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Diseases vs. Populations -- The Impact of Chronic Conditions

Thomas Parry, Ph.D., President, Integrated Benefits Institute

Historically, employers have managed their benefits programs in “vertical slices” as a way to maximize claims-processing efficiency and to minimize costs. Managing these programs in individual silos may have generated these efficiencies but also promoted risk and cost shifting from one program to another, and from the business to employees.

Early approaches to disease management took a similar approach: Efficiently manage a small number of high claims-cost diseases with a claims cost-control focus. However, as chronic health conditions have become more prevalent, co-morbidities more prominent and lost time and lost productivity more important, many employers are re-thinking their disease management strategies. They seek to manage the health of their workforce towards broader business goals than simply controlling out of pocket claims costs.

Table 1

Prevalence of chronic health conditions. Analysis of data on nearly 120,000 employees from the Health and Work Performance (HPQ) self-report surveys (1) provides strong evidence for this re-evaluation. More than three quarters of the survey respondents have at least one chronic health condition and 55% have two or more. Nearly two in ten of respondents have at least five chronic health conditions. If these results are indicative of broader populations, explicitly recognizing co-morbidity needs to be a significant factor in structuring any healthcare approach.

In developing such an approach, the particular types of co-morbidities are critical. Perhaps not surprisingly, allergies are the most prevalent co-morbidity in those individuals with two or more chronic conditions (e.g., 57% of individuals with two or more chronic conditions have allergies as one of those conditions), followed by obesity (38%), high cholesterol (32%), hypertension (29%) and depression (26%). But perhaps the bigger challenge for employers in relating health to their business is to better understand the relationship between co-morbidities, lost time and lost productivity.

Table 2

Co-morbidity and time loss from work. Co-morbidity has taken on much broader significance than simply as a driver of healthcare costs. The exhibit below shows the relationship between the number of co-morbid conditions and average lost time from absence and presenteeism (since the actual lost productivity resulting from this lost time is employer specific, we focus here only on lost time estimates [2]).

Table 3

As noted above, the first exhibit shows that 55% of the population analyzed has two or more co-morbid chronic conditions. The figure above illustrates that lost time for this same group equals 1,900 days of lost worktime for every 100 full-time equivalents (FTEs) per year in their respective workforces. Thus, when lost time from this group is spread out over the entire workforce, it is comparable to each person in the company losing 19 workdays per year.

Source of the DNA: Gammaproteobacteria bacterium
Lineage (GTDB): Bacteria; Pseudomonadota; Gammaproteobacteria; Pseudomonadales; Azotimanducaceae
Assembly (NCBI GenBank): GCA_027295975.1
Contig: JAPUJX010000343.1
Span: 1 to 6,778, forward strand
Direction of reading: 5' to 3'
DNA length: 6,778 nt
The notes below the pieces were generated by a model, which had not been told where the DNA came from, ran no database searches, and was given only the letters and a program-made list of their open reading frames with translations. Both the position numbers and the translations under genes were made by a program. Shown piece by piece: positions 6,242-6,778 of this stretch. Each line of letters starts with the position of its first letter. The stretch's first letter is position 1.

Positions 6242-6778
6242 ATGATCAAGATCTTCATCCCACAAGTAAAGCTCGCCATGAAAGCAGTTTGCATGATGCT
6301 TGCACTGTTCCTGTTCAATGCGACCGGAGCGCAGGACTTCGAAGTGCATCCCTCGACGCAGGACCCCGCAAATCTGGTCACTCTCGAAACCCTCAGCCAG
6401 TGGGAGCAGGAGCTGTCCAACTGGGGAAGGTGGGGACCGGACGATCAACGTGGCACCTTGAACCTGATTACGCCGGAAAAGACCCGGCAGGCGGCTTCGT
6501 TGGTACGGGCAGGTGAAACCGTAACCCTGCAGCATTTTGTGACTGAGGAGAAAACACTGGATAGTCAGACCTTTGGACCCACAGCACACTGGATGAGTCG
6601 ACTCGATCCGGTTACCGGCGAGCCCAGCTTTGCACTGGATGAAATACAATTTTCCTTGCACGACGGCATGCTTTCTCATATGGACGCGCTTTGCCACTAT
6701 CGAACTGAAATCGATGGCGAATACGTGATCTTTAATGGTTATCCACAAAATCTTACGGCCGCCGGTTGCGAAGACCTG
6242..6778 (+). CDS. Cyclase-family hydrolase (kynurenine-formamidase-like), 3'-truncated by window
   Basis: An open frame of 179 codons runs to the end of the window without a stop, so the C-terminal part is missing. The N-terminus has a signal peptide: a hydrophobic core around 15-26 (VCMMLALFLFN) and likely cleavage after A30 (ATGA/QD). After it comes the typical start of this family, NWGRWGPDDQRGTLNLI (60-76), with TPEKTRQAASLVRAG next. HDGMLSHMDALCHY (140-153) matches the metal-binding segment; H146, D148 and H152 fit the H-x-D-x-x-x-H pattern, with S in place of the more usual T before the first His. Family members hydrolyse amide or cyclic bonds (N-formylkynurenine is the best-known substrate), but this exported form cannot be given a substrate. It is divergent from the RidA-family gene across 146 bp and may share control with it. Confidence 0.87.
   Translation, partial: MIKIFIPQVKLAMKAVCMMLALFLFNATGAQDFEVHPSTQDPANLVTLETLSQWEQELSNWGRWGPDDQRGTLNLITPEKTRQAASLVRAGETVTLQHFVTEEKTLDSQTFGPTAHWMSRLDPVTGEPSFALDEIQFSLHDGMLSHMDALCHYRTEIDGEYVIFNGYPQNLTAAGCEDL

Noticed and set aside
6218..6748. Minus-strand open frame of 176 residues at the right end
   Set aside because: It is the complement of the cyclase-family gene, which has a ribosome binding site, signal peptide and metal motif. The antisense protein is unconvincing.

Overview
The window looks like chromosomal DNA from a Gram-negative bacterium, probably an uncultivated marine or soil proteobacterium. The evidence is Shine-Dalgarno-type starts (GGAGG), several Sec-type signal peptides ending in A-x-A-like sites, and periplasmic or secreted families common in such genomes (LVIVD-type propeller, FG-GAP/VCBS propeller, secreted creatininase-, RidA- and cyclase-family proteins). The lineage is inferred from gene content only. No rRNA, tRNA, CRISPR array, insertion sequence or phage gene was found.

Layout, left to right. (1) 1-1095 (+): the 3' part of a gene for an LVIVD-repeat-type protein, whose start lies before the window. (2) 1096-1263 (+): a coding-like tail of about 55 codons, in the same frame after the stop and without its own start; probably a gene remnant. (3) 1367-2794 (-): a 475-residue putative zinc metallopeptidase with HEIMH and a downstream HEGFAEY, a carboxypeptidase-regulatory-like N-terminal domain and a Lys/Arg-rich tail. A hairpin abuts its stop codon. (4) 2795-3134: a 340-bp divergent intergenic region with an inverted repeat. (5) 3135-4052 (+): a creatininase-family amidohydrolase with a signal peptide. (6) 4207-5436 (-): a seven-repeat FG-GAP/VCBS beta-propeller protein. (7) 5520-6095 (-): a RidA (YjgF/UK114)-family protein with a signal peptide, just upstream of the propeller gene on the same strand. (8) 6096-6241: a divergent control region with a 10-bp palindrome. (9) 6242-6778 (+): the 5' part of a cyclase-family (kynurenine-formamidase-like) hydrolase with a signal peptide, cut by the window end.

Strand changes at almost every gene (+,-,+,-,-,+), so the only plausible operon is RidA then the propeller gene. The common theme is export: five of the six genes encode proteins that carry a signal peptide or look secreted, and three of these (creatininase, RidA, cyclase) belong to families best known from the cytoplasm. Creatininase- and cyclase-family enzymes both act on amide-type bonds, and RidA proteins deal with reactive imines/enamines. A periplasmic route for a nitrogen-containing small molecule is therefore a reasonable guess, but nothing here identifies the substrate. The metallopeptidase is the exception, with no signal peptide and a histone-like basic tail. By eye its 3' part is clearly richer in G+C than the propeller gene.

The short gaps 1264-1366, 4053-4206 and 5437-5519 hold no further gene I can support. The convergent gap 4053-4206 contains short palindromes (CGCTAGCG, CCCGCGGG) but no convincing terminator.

The exhibit also shows little differentiation in lost work time among those with two, three and four co-morbid conditions – although each of these groups still accounts for the equivalent of about three lost workdays per person in their workforces per year. However, there is a huge leap for those with five conditions or more. This group – 19% of the overall HPQ population – is responsible for the lost-time equivalent of nearly 10 days per person in the entire workforce over the course of a year – a Pareto group to be sure.

Absence vs. presenteeism. Overall, for those with two or more chronic health conditions, lost time from presenteeism (3) is about twice that of absence.(4) What also is interesting is that the relative impact of absence increases with the number of chronic conditions: from 25% of total lost time for those with two conditions to about 40% for those with five or more. This makes intuitive sense. One would expect that the cumulative impact of an increased number of conditions would make it more and more difficult to show up for work each day.

Commentary. This analysis leads to several conclusions: (1) co-morbidity is not just a healthcare cost issue, but a much broader business issue because of the lost-time consequences, (2) employers are challenged not only by how to manage such healthcare complexity but how to prevent the conditions creating this complexity in the first place, (3) such complexity emphasizes a “whole-person” rather than an “individual-disease” approach, and a focus on populations and prevention, and (4) employers need to look beyond their program silos and cost/risk shifting to workforce health and related business results.

1. As part of the development of the HPQ-Select with Dr. Ron Kessler of Harvard Medical School, IBI has research access to the HPQ database. Data on 119,343 employees across 21 employers are used for this analysis.
2. See Sean Nicholson, Mark Pauly, et al., “Measuring the Effects of Work Loss on Productivity with Team Production,” Health Economics 15: 111-123 (2006) for this discussion.
3. See the November 2006 IBI Research Insights for a discussion on the validity of self-reported data on presenteeism. [http://ibiweb.org/do/PublicAccess?documentId=822]
4. HPQ self-reported absence tends not to include disability lost time. See the May 2008 IBI Research Insight. [http://ibiweb.org/do/PublicAccess?documentId=867]

 

 

 

 

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